Media Release: Bird Island Penguin juveniles ferried to safety
The precautionary rescue operation began on Sunday 15 May when researchers and South African National Parks (SANParks) rangers identified that a number of penguin juveniles were underweight and in poor condition and therefore in need of rehabilitation in order to ensure their survival.
The first group of 45 juveniles was taken off Bird Island by boat on Sunday and transported to Penguins Eastern Cape in Cape St Francis where their rehabilitation process has commenced.
The penguins will be kept at the rehabilitation centre until their condition has improved sufficiently so that they are able to survive without parental care. The penguins will then be transported back to Bird Island and released again.
Meanwhile, SANParks rangers have been packing sand and other material onto flooded nesting areas to improve conditions for penguin chicks and juveniles on the island. In addition, extra artificial nesting burrows have been placed on the island to provide more shelter for breeding penguins and their chicks.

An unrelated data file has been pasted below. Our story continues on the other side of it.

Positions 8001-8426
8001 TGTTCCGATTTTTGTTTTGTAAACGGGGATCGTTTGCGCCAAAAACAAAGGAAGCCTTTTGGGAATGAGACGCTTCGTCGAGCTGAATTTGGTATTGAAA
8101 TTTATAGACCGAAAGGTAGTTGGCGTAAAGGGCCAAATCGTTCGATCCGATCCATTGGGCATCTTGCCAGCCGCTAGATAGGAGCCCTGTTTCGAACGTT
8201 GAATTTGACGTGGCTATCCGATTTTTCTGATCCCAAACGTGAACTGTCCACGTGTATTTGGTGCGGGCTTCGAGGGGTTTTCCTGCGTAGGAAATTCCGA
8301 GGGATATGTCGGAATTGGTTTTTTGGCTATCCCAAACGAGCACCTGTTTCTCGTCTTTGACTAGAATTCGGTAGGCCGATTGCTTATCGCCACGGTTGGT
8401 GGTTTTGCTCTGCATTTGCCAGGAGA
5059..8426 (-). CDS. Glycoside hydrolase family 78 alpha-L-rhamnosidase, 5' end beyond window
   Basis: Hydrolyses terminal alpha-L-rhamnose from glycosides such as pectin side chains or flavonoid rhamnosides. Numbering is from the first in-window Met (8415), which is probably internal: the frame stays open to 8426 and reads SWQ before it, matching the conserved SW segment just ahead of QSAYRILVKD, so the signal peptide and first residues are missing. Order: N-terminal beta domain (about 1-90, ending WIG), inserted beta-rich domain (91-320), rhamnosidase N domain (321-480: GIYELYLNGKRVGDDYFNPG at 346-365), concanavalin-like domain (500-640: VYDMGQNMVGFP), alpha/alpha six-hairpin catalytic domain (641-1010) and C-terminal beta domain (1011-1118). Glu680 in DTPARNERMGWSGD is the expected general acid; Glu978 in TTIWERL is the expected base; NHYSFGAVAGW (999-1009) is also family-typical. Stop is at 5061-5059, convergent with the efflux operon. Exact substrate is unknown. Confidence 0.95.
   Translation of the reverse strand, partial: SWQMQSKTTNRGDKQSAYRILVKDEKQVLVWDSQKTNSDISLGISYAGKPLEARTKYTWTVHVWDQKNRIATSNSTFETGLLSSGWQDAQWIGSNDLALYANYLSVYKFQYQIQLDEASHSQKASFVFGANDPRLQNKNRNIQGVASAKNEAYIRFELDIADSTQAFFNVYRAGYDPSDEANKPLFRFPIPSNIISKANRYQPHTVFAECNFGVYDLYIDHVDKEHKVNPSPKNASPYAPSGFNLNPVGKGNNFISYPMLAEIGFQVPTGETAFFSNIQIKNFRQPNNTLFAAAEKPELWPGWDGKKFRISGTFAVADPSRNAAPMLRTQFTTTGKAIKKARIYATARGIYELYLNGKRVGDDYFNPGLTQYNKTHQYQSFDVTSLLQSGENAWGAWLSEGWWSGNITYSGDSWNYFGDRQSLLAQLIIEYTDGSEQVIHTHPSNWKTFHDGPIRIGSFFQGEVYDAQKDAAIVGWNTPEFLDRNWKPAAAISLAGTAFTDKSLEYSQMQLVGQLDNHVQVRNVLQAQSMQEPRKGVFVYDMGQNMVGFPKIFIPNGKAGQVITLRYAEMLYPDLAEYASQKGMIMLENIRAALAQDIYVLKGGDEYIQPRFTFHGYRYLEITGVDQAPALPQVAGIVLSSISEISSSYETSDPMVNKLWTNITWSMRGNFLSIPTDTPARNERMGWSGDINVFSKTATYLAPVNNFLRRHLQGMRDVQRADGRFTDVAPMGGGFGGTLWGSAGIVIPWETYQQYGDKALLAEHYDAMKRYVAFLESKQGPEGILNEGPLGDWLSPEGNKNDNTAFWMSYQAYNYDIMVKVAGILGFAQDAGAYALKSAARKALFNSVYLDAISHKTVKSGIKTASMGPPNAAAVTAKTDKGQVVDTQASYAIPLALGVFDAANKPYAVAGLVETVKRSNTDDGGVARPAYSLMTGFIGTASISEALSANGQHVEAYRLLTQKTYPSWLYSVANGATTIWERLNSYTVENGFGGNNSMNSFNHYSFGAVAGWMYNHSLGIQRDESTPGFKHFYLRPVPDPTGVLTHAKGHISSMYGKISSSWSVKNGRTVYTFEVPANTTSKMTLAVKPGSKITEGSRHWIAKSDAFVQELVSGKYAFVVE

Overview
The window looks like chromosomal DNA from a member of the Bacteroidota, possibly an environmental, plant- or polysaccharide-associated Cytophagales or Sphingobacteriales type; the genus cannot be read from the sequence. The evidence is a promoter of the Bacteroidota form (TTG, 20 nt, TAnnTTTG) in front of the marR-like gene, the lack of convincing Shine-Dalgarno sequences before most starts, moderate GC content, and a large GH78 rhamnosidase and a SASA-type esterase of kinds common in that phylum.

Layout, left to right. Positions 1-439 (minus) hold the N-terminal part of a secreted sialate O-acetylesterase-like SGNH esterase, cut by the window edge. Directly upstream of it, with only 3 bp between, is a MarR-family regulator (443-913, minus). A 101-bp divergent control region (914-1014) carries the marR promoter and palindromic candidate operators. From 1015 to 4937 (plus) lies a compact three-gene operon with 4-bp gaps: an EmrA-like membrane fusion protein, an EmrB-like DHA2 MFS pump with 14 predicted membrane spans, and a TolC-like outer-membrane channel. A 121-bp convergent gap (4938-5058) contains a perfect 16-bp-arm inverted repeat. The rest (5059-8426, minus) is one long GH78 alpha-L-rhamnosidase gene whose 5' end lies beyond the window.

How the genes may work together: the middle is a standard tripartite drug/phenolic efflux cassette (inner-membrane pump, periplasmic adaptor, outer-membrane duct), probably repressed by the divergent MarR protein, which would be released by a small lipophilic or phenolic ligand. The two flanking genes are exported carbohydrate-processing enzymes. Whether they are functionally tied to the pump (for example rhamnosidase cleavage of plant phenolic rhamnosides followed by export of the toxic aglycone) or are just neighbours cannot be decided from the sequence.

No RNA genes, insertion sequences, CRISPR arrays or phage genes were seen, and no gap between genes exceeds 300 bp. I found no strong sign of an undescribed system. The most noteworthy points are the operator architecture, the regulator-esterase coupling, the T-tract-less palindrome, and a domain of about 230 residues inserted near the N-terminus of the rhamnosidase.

An unusual amount of rain for the time of year has been experienced in the area, leading to nest areas remaining muddy or underwater. The flat topography of Bird Island and decrease of plant cover due to previous dry conditions also contributed to this situation.
In recent years, the conservation efforts around the African penguin have become more intense. In 2010, the status of the African penguin was shifted from vulnerable to endangered following a decline in their numbers.
SANParks has responded to the crisis by increasing the interventions deployed to conserve penguins. Artificial nests have been set-up on the island to provide shelter – from both hot and cold, wet weather – to breeding penguins and their vulnerable chicks. Various designs, ranging from the sophisticated to the simple have been tested out, with varying results.
There are currently about 2 300 breeding pairs of penguins on Bird Island and another 8 500 breeding pairs on St. Croix Island which also forms part of Addo Elephant National Park.
South African National Parks
Megan Taplin: Regional Marketing & Communications Manager, Addo Elephant * Camdeboo * Karoo * Mountain Zebra National Parks, Tel: 083 650 8649 or (042) 233 8609, E-mail: firstname.lastname@example.org